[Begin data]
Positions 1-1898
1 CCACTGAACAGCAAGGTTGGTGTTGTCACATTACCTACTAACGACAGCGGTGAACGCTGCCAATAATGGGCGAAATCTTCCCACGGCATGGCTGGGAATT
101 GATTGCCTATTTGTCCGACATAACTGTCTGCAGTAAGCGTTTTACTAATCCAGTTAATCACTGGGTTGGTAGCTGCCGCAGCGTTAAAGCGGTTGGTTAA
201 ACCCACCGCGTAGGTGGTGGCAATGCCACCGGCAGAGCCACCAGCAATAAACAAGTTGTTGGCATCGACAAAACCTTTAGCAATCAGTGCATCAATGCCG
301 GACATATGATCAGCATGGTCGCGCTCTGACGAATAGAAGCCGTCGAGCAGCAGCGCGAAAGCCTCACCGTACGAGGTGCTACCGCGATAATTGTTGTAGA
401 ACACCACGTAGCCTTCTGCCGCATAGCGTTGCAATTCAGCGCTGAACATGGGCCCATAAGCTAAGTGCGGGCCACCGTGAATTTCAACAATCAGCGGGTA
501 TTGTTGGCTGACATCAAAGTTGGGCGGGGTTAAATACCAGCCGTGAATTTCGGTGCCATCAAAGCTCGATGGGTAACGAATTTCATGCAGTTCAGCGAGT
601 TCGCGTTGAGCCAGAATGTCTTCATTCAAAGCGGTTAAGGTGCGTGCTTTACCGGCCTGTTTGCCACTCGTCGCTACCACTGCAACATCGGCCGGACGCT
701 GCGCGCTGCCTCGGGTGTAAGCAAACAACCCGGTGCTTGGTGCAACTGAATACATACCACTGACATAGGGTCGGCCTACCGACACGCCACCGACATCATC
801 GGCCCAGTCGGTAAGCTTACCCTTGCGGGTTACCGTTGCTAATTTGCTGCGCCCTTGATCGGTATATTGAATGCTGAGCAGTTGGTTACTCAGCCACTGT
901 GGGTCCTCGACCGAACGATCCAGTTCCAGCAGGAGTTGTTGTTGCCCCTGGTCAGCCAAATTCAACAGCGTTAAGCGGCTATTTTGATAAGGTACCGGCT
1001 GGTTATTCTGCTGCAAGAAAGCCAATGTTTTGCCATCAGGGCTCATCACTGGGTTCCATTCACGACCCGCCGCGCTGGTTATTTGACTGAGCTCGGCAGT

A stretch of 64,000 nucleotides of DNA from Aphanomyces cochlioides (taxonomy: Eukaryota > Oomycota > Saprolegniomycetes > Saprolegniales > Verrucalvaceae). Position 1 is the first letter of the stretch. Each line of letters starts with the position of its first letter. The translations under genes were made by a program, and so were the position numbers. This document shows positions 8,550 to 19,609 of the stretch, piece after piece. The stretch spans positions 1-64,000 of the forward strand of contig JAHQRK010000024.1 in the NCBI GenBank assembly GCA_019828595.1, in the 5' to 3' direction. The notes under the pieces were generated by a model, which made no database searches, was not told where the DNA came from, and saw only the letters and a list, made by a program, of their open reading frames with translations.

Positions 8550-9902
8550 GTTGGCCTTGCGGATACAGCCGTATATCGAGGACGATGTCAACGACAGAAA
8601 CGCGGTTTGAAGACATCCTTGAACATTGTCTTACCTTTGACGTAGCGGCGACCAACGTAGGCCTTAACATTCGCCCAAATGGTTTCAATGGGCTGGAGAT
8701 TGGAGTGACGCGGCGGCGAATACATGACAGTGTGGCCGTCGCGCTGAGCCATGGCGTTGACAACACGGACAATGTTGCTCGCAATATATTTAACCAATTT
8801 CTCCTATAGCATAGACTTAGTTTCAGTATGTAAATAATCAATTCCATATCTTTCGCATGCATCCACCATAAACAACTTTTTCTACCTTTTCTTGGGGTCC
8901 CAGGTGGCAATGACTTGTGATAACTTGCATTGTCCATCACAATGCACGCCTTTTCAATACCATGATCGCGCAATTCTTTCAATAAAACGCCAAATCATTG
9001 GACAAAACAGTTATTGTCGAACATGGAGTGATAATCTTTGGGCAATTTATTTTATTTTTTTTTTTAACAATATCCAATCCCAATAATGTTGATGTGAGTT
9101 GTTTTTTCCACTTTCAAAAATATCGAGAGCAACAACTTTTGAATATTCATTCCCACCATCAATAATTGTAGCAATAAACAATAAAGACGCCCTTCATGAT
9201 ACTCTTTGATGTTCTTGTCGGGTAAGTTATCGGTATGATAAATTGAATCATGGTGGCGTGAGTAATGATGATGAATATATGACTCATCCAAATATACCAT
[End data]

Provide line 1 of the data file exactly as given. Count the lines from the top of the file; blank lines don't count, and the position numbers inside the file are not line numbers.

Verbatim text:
Positions 1-1898